Bahk J.-J.,Korea Institute of Geoscience and Mineral Resources | Um I.-K.,Korea Institute of Geoscience and Mineral Resources | Holland M.,Geotek Ltd.
Marine and Petroleum Geology | Year: 2011

Drilling at the site UBGH1-9, offshore Korea in 2007, revealed varied gas-hydrate saturation with depth and a wide variety of core litholgies, demonstrating how the variations in the lithology are linked with those in gas-hydrate saturation and morphology. Discrete excursions to low chlorinity values from in situ background chlorinity level occur between 63 and 151 mbsf. In this occurrence zone, gas-hydrate saturations estimated from the low chlorinity anomalies range up to 63.5% of pore volume with an average of 9.9% and do not show a clear depth-dependent trend. Sedimentary facies analysis based on grain-size distribution and sedimentary structures revealed nine sediment facies which mainly represent hemipelagic muds and fine- to medium-grained turbidites. According to the sedimentary facies distribution, the core sediments are divided into three facies associations (FA): FA I (0-98 mbsf) consisting mainly of alternating thin- to medium-bedded hemipelagic mud and turbidite sand or mud beds, FA II (98-126 mbsf) dominated by medium- to very thick-bedded turbidite sand or sandy debris flow beds, and FA III (126-178 mbsf) characterized by thick hemipelagic mud without intervening discrete turbidite sand layers. Thermal anomalies from IR scan, mousse-like and soupy structures on split-core surfaces, non-destructive measurements of pressure cores, and comparison of gas-hydrate saturations with sand contents of corresponding pore-water squeeze cakes, collectively suggest that the gas hydrate at the site UBGH1-9 generally occurs in two different types: " pore-filling" type preferentially associated with thin- to medium-turbidite sand beds in the FA I and " fracture-filling" type which occurs as hydrate veins or nodules in hemipelagic mud of the FA III. Gas-hydrate saturation in the FA II is generally anomalously low despite the dominance of turbidite sand or sandy debris flow beds, suggesting insufficient methane supply. © 2010 Elsevier Ltd.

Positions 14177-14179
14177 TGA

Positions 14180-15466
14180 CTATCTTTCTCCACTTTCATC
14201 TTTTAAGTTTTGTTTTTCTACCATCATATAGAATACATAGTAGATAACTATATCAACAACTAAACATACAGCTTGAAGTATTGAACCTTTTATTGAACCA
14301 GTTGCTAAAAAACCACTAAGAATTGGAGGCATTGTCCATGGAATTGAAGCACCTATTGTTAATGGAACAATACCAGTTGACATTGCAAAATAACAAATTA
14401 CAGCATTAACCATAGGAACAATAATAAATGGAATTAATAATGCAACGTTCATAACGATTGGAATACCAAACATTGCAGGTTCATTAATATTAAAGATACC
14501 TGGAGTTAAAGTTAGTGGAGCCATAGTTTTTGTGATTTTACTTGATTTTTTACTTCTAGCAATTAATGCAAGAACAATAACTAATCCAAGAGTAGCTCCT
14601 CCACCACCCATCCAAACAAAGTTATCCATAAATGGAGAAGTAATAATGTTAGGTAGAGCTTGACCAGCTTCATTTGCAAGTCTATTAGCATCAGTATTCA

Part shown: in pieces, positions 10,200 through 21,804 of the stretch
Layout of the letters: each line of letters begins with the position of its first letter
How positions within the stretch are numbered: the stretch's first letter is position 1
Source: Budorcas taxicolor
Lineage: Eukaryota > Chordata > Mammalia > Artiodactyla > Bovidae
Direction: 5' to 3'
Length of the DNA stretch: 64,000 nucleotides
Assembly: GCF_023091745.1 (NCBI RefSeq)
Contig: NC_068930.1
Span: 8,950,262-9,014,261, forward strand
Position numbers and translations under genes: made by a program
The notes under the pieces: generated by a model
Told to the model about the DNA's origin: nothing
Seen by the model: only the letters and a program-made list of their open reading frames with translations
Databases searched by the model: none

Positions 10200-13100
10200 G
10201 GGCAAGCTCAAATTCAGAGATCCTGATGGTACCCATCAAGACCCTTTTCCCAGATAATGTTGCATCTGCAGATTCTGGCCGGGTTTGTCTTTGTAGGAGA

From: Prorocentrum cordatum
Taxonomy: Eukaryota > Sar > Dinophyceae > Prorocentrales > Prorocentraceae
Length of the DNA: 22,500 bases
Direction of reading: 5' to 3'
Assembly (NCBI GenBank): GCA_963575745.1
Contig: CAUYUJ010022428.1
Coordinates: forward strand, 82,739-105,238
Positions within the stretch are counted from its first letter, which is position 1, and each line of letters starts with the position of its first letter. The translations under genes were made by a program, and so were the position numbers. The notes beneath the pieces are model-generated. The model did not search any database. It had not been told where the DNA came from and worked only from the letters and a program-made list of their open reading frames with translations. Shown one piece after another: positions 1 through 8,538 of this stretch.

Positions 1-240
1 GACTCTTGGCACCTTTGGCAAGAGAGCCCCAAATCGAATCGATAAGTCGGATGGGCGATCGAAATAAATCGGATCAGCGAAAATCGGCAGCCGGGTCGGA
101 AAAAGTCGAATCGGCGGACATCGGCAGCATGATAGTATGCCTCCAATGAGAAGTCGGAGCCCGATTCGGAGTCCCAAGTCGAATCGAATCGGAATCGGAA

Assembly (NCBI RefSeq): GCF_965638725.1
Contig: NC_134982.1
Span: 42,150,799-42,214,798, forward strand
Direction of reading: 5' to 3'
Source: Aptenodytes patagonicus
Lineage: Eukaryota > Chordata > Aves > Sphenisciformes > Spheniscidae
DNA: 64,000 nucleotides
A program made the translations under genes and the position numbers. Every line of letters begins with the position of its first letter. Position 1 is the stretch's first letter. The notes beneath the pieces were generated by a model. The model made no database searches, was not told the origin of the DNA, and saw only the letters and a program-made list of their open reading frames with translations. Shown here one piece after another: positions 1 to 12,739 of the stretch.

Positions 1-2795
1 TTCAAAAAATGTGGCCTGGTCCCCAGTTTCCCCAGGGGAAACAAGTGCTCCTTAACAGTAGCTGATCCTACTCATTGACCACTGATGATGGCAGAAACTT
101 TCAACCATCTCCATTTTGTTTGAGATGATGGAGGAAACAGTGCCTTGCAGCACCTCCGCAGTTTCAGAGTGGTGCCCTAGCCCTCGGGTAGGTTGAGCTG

Suzuki K.,Japan Oil, Gas and Metals National Corporation | Schultheiss P.,Geotek Ltd. | Nakatsuka Y.,Japan Oil, Gas and Metals National Corporation | Ito T.,Japan National Institute of Advanced Industrial Science and Technology | And 5 more authors.
Marine and Petroleum Geology | Year: 2015

Before producing gas from gas hydrate, it is important to clarify the physical properties of the methane hydrate reservoir and its sediments. During the 2012 pressure coring campaign, pressure core samples were retrieved from the northwest slope of Daini-Atsumi Knoll, one of the outer ridges of fore-arc basins along the northeast the Nankai-Trough. The pressure cores were sampled continuously throughout the turbidite sequences in the Methane Hydrate Concentrated Zone (MHCZ); the cores were subjected to onboard nondestructive property analyses, and X-ray Computed Tomography (X-ray CT) images of the cores were collected. Internal structures of the cores were observed in the X-ray images, which were used to judge core quality. Results for P-wave velocities and bulk densities, which were also measured on the pressure cores aboard the ship were compared with data from logging-while-drilling (LWD).P-wave velocities of cores that were retrieved by pressure corer were compared with methane-hydrate saturations calculated from several methods. In general, P-wave velocities from logging while drilling (LWD) measurements corresponded to gas hydrate saturation calculated from LWD. After compensating for the different vertical resolutions of LWD tools and pressure core analysis, P-wave velocities from the pressure cores corresponded well to methane hydrate saturation calculated from logging. A unique interval at 290-300 m below seafloor was identified where methane hydrate saturations computed from LWD data did not correspond to P-wave anomalies measured in cores from the same interval. This difference could be due to lateral inhomogeneity in lithology between the logging and coring wells, with distinct local hydrate crystallization/precipitation environments. © 2015 Elsevier Ltd.